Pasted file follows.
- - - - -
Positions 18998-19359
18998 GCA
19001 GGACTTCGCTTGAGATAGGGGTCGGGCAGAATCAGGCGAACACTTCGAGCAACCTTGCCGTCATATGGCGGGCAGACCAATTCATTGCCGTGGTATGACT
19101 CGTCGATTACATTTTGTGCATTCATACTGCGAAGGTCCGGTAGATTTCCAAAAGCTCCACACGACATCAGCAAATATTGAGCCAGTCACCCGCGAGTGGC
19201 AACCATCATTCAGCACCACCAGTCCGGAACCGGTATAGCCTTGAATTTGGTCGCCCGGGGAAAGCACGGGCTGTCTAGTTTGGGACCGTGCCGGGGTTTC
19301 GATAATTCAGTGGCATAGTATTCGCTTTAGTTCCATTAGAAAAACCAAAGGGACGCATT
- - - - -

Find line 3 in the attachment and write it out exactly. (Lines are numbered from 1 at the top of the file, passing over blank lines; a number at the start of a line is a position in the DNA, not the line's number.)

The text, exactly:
19001 GGACTTCGCTTGAGATAGGGGTCGGGCAGAATCAGGCGAACACTTCGAGCAACCTTGCCGTCATATGGCGGGCAGACCAATTCATTGCCGTGGTATGACT